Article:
Academic journal article Violence and Victims

Interpersonal Youth Violence Perpetration and Victimization in a Diverse Asian American and Pacific Islander Adolescent Sample

Academic journal article Violence and Victims

Interpersonal Youth Violence Perpetration and Victimization in a Diverse Asian American and Pacific Islander Adolescent Sample

Article excerpt

This study was the first to examine ethnic, sex, and ethnicity-by-sex differences for underresearched, Asian American and Pacific Islander, adolescent groups on youth violence outcomes other than cyberbullying. This effort included the less researched, emotional violence, and included socioeconomic status (SES) measures as covariates. The sample size from 2 high schools in spring 2007 was 881, using an epidemiologic survey design. The pattern of results was higher rates of violence victimization for ethnic groups, with lower representation in the 2 schools' population, and ethnic groups that more recently moved or immigrated to Hawai'i. For emotional victimization, girls of European American and "other" ethnicities self-reported higher rates than boys. Several implications (e.g., need for ethnically and gender-based approaches) and further research (e.g., ethnocultural identity) are discussed.

Keywords: interpersonal youth violence; Asian Americans; Pacific Islanders; perpetration; victimization

Youth violence encompasses a wide range of behaviors, from teasing and name-calling to homicide. Homicide is the second leading cause of death for youth ages 15-24 years old in the United States (Centers for Disease Control and Prevention [CDC], 2009). Yet, homicide represents only a small fraction of youth violence. Based on CDC's 1999-2009 Youth Risk Behavior Survey (YRBS), approximately 34% of high school students reported that they were in a physical fight in the past year, and 13% reported that they were in a physical fight on school property in the past year (SugimotoMatsuda, Hishinuma, & Chang, 2013). In addition, studies consistently have shown the strong relationship between violence perpetration and victimization (e.g., Ozer & McDonald, 2006) as well as the negative long-term effects into adulthood of mere exposure to violence and engagement in violence during childhood (Loeber & Dishion, 1983; Patterson, Crosby, & Vuchinich, 1992; Tharp-Taylor, Haviland, & D'Amico, 2009). The human toll and financial costs associated with violence in the United States are substantial (CDC, 2012; Else, Goebert, Bell, Carlton, & Fukuda, 2009; Miller, Cohen, & Wiersema, 1996; Miller, Fisher, & Cohen, 2001; Sieger, Rojas-Vilches, McKinney, & Renk, 2004; Tharp-Taylor et al., 2009). The human toll includes problems, such as physical and psychological pain, and adverse effects on families, communities, and society. Costs include resources related to medical and mental health care, the justice system, intervention programs, and property-value decreases.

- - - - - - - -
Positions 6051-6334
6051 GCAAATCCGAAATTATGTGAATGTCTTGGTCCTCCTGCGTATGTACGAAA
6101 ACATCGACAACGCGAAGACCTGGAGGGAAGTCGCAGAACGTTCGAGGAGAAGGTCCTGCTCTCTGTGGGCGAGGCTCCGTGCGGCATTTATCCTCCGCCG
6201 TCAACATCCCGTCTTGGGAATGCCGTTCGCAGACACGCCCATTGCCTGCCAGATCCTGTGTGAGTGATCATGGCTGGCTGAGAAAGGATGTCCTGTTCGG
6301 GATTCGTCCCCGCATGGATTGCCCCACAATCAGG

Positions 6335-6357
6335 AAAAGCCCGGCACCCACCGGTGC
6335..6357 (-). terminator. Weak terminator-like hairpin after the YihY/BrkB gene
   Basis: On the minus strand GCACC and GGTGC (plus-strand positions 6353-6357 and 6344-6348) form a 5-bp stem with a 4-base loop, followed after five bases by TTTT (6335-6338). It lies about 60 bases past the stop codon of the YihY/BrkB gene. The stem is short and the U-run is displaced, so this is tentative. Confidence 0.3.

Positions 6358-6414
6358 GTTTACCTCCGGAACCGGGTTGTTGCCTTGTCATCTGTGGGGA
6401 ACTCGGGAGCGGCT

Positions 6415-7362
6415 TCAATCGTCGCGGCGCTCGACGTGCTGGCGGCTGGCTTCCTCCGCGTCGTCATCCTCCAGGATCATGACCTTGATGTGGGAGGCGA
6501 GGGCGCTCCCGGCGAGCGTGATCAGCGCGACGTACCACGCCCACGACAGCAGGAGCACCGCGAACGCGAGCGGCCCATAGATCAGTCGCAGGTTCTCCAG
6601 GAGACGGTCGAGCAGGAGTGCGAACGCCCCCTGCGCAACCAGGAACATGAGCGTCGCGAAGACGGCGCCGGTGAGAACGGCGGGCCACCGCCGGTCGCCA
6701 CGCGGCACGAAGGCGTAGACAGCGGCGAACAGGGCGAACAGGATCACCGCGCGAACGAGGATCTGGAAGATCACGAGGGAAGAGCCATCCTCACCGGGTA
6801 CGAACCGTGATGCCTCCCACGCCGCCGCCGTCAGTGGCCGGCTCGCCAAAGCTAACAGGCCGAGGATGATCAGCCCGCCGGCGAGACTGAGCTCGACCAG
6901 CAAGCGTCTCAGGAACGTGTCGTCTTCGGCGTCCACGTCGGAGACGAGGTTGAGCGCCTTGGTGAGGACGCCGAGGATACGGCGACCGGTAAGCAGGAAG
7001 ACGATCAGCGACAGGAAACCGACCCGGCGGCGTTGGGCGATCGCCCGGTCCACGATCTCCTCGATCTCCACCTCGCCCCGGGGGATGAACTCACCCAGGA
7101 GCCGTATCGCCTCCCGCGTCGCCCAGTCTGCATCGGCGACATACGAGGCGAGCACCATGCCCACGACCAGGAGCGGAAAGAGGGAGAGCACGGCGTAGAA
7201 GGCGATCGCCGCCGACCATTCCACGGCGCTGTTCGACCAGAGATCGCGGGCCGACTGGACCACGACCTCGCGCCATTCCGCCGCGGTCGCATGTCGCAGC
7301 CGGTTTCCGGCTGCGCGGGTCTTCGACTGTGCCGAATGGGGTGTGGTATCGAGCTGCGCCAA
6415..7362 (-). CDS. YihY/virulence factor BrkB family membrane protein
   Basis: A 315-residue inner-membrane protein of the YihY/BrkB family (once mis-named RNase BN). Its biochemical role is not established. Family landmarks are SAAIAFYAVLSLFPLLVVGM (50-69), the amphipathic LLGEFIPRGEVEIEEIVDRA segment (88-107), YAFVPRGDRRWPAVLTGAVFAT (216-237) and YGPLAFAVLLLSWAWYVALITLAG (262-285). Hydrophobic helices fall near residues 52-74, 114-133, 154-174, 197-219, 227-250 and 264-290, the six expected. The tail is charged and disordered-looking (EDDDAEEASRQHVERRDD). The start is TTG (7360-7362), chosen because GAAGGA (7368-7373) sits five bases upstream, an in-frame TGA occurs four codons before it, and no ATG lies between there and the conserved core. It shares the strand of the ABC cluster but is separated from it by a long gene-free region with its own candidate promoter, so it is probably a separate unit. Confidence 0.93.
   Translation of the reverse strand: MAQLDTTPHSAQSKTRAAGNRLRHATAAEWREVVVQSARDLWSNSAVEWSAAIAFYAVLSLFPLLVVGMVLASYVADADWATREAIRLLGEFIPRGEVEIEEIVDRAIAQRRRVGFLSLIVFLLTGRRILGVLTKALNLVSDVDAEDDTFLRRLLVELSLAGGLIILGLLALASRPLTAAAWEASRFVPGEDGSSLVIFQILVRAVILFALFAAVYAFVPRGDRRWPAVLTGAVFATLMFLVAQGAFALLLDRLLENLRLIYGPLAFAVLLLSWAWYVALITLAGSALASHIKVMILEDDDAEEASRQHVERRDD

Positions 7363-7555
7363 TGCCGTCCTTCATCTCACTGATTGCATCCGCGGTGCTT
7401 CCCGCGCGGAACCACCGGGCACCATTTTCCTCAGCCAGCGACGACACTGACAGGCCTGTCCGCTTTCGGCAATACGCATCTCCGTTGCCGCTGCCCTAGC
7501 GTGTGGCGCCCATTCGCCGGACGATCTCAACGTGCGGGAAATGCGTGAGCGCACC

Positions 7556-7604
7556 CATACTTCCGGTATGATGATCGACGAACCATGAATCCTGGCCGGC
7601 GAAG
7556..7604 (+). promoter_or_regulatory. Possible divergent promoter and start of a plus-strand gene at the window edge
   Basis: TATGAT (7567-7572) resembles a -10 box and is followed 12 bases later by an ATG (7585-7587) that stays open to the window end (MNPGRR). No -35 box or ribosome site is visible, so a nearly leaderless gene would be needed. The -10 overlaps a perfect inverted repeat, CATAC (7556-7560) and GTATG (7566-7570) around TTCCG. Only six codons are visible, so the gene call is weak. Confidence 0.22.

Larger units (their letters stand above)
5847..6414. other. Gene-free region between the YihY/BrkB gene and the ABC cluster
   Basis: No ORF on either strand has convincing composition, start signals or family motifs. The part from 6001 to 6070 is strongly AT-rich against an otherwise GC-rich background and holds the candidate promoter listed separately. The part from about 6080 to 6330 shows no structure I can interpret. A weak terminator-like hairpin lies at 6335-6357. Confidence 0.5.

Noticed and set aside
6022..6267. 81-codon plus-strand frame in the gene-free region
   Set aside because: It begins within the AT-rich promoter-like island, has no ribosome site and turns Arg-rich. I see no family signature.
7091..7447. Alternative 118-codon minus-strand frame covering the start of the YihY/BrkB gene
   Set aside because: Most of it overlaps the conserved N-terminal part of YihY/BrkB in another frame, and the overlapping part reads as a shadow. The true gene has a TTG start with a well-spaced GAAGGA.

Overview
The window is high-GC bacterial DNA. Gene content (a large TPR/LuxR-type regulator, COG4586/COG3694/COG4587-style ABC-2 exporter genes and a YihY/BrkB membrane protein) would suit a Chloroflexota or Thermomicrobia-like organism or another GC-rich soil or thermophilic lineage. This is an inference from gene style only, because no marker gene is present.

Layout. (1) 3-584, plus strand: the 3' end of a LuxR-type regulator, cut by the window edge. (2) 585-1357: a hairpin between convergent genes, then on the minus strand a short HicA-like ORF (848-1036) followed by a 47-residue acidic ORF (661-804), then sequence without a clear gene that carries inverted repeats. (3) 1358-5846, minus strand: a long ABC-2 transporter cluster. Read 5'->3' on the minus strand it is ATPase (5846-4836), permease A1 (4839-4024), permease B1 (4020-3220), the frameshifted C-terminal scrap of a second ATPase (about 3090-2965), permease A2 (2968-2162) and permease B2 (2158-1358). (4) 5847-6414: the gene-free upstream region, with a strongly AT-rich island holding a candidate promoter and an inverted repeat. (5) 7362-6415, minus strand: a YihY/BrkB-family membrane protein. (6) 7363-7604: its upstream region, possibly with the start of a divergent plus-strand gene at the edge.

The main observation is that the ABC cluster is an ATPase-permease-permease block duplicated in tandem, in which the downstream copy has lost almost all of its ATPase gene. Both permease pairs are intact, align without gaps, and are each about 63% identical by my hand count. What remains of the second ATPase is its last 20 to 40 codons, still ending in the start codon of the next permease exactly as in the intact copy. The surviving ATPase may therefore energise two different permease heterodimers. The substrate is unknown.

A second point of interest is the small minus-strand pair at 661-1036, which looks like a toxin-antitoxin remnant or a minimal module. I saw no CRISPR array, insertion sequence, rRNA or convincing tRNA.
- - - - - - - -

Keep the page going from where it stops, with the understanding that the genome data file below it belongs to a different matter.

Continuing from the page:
Interpersonal violence is a heterogeneous construct. One obvious distinction at the individual level is between those who perpetrate violence and those who are the victims of violence. Another dimension of violence is violence type-for example, physical versus emotional violence. Physical violence can include hitting, pushing, or shoving another person, whereas emotional violence can include social exclusion, teasing, name-calling, spreading rumors and gossip, or cyberbullying with the intent to cause harm to another person (Crick, 1997; David-Ferdon & Hertz, 2007).

ETHNIC DIFFERENCES

The association between youth violence and ethnicity has been a critically important one (Guerra & Smith, 2006; Mark & Nishigaya, 2009), especially in light of the changing ethnic demographics in the United States, whereby the projection is that the United States will not have a majority group by the Year 2043 (Frey, 2008; Yen, 2012). Previous U.S. national studies have found ethnic differences in victimization and perpetration. In general, African American, Native American, and Hispanic American youth tended to be at highest risk, whereas European American, Asian American, and combined Asian American/ Pacific Islander adolescents tended to have the lowest violence perpetration and/or victimization risk (National Survey of Adolescents [Kilpatrick, Saunders, & Smith, 2003]; National Crime Victimization Survey [Lauritsen, 2003]; Snyder & Sickmund, 2006; U. …

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